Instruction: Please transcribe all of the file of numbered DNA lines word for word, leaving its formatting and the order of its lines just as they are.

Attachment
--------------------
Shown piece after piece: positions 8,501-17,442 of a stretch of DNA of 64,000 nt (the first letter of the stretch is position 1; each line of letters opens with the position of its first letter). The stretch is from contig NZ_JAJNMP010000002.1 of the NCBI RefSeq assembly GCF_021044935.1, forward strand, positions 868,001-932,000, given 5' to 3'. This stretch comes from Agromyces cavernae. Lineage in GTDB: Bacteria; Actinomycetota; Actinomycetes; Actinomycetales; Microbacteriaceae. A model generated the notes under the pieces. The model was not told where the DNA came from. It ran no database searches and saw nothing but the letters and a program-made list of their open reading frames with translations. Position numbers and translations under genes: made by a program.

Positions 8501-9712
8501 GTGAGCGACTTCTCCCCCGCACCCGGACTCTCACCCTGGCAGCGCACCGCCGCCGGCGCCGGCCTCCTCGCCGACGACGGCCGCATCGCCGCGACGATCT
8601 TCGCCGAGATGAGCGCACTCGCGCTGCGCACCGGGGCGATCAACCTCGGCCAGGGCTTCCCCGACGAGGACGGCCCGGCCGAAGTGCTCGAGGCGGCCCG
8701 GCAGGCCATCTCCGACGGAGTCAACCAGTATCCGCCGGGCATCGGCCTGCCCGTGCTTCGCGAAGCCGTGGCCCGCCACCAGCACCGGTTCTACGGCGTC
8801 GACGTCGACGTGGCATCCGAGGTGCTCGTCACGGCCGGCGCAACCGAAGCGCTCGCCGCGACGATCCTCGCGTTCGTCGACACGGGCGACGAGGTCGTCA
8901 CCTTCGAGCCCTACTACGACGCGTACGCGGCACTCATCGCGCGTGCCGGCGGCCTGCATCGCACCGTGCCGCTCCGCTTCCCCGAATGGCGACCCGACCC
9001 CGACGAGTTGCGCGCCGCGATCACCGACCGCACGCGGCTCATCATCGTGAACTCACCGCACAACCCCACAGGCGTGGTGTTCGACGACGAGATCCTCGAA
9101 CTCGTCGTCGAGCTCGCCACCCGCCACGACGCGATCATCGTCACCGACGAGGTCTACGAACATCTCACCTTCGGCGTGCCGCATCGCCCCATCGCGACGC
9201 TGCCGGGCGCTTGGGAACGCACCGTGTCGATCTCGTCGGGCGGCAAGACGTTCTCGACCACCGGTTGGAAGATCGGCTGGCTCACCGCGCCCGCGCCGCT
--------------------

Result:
Shown piece after piece: positions 8,501-17,442 of a stretch of DNA of 64,000 nt (the first letter of the stretch is position 1; each line of letters opens with the position of its first letter). The stretch is from contig NZ_JAJNMP010000002.1 of the NCBI RefSeq assembly GCF_021044935.1, forward strand, positions 868,001-932,000, given 5' to 3'. This stretch comes from Agromyces cavernae. Lineage in GTDB: Bacteria; Actinomycetota; Actinomycetes; Actinomycetales; Microbacteriaceae. A model generated the notes under the pieces. The model was not told where the DNA came from. It ran no database searches and saw nothing but the letters and a program-made list of their open reading frames with translations. Position numbers and translations under genes: made by a program.

Positions 8501-9712
8501 GTGAGCGACTTCTCCCCCGCACCCGGACTCTCACCCTGGCAGCGCACCGCCGCCGGCGCCGGCCTCCTCGCCGACGACGGCCGCATCGCCGCGACGATCT
8601 TCGCCGAGATGAGCGCACTCGCGCTGCGCACCGGGGCGATCAACCTCGGCCAGGGCTTCCCCGACGAGGACGGCCCGGCCGAAGTGCTCGAGGCGGCCCG
8701 GCAGGCCATCTCCGACGGAGTCAACCAGTATCCGCCGGGCATCGGCCTGCCCGTGCTTCGCGAAGCCGTGGCCCGCCACCAGCACCGGTTCTACGGCGTC
8801 GACGTCGACGTGGCATCCGAGGTGCTCGTCACGGCCGGCGCAACCGAAGCGCTCGCCGCGACGATCCTCGCGTTCGTCGACACGGGCGACGAGGTCGTCA
8901 CCTTCGAGCCCTACTACGACGCGTACGCGGCACTCATCGCGCGTGCCGGCGGCCTGCATCGCACCGTGCCGCTCCGCTTCCCCGAATGGCGACCCGACCC
9001 CGACGAGTTGCGCGCCGCGATCACCGACCGCACGCGGCTCATCATCGTGAACTCACCGCACAACCCCACAGGCGTGGTGTTCGACGACGAGATCCTCGAA
9101 CTCGTCGTCGAGCTCGCCACCCGCCACGACGCGATCATCGTCACCGACGAGGTCTACGAACATCTCACCTTCGGCGTGCCGCATCGCCCCATCGCGACGC
9201 TGCCGGGCGCTTGGGAACGCACCGTGTCGATCTCGTCGGGCGGCAAGACGTTCTCGACCACCGGTTGGAAGATCGGCTGGCTCACCGCGCCCGCGCCGCT